Can Vista rescue PC gaming?

Worrying statistics from ChartTrack show a steep year-on-year decline in the value of the PC market over the past decade – with PC games generating a whopping £50 million less last year than they did in 2001.

But Microsoft is confident that its new operating system will stimulate a surge in spending on the format.

“We certainly expect the launch of Vista to drive the games retail industry to great heights,” head of gaming and entertainment at Microsoft Stephen McGill told MCV. “Vista will mean a huge renaissance for the sector. A launch of this magnitude really helps rally the industry and drive excitement. As well as servicing the hardcore gamers and offering opportunities for retail, it will grow the Windows gaming audience.”

Vista introduces Live-compatible games for the first time on PC as part of its Games For Windows functionality, as well as the ambitious graphics driver DirectX10. And experts are enthusiastic about the future potential for cross-pollination between Xbox 360’s Live service and its PC counterpart.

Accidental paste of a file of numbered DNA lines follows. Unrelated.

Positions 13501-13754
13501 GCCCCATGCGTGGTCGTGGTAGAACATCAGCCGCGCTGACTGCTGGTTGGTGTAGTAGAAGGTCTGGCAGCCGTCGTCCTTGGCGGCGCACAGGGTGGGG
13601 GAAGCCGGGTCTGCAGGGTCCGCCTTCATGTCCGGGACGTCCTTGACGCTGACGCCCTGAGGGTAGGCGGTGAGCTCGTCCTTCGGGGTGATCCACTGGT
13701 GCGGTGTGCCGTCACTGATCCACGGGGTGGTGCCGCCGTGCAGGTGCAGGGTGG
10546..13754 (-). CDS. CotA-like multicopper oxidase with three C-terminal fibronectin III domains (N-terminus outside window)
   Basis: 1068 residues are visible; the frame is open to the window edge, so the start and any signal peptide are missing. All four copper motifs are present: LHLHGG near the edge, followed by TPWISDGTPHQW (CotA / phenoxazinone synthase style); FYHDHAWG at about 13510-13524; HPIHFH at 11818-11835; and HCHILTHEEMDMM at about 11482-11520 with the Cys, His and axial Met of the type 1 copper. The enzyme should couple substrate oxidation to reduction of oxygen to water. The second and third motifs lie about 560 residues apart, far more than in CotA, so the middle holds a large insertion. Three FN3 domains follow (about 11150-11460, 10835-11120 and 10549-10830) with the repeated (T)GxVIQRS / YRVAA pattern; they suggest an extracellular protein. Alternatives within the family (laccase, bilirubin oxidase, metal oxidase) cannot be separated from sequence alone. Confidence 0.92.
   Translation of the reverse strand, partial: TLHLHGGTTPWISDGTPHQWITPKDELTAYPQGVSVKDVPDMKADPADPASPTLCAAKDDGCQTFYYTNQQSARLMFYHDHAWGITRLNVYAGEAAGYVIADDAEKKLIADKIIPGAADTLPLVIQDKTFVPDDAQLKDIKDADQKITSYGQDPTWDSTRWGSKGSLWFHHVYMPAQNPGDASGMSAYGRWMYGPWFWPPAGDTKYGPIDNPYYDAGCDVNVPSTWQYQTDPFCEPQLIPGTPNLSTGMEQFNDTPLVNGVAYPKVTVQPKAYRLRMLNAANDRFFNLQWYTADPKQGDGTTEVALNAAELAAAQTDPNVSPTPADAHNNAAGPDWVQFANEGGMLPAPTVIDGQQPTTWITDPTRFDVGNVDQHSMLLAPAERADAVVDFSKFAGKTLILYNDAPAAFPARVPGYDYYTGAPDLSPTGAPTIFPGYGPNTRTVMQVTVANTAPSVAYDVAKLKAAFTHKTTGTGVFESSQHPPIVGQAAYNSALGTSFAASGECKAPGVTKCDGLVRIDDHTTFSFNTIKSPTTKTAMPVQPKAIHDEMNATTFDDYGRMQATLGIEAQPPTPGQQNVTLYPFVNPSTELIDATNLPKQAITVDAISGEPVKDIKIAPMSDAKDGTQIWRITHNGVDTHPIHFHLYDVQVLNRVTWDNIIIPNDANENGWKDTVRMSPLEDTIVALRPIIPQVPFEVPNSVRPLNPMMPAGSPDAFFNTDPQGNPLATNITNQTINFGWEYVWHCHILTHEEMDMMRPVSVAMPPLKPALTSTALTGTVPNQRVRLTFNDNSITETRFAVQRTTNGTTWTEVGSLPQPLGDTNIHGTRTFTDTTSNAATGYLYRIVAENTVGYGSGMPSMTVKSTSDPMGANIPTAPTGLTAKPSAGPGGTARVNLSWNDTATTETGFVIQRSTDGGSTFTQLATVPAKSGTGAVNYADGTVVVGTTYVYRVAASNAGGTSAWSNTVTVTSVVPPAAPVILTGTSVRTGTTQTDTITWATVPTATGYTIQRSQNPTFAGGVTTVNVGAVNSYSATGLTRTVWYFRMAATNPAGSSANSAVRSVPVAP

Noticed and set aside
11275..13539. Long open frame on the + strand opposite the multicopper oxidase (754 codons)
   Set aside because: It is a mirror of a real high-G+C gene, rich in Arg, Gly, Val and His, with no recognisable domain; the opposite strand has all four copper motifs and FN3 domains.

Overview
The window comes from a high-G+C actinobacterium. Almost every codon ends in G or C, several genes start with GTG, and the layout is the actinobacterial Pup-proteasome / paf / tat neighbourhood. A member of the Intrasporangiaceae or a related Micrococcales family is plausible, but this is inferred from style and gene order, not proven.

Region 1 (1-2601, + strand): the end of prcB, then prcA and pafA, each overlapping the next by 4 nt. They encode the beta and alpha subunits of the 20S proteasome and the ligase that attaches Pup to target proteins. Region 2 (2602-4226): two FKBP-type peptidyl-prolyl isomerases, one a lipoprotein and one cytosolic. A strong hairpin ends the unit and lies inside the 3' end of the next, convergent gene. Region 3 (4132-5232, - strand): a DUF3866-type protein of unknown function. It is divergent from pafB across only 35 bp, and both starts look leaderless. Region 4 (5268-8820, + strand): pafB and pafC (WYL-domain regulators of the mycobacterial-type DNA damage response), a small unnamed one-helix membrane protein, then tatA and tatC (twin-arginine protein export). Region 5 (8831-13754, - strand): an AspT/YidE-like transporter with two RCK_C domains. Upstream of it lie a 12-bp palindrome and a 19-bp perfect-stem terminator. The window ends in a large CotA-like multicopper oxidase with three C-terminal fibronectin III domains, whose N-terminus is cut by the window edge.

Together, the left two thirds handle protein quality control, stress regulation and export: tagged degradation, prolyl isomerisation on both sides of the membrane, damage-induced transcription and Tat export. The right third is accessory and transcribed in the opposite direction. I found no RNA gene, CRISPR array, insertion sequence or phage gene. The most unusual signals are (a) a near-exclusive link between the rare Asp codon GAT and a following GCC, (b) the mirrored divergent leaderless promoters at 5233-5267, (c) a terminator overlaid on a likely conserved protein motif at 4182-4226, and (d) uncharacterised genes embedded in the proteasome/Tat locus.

“Games For Windows is being taken very seriously, not least from within Microsoft,” assistant publisher of Windows Vista: The Official Magazine Richard Keith told MCV. “Vista comes from the same team that launched Xbox and made Microsoft a major force in the console market.”

However, ChartTrack director Dorian Bloch can’t see Vista halting PC gaming’s struggle against price slashing at retail and the rise of MMO titles like World of Warcraft.

“The noise from Microsoft is that they’re really backing PC gaming, but I’m not aware of any blockbuster titles that will lift the format to a new heady height in 2007,” he told MCV. “Market value has declined rapidly in the last decade, largely thanks to retail cuts and, to a lesser extent, the popularity of MMOs.

“Everything started to go a bit pear shaped in 2005, when full price titles started taking a hammering on price from retailers, who no longer had to adhere to an RRP by law."

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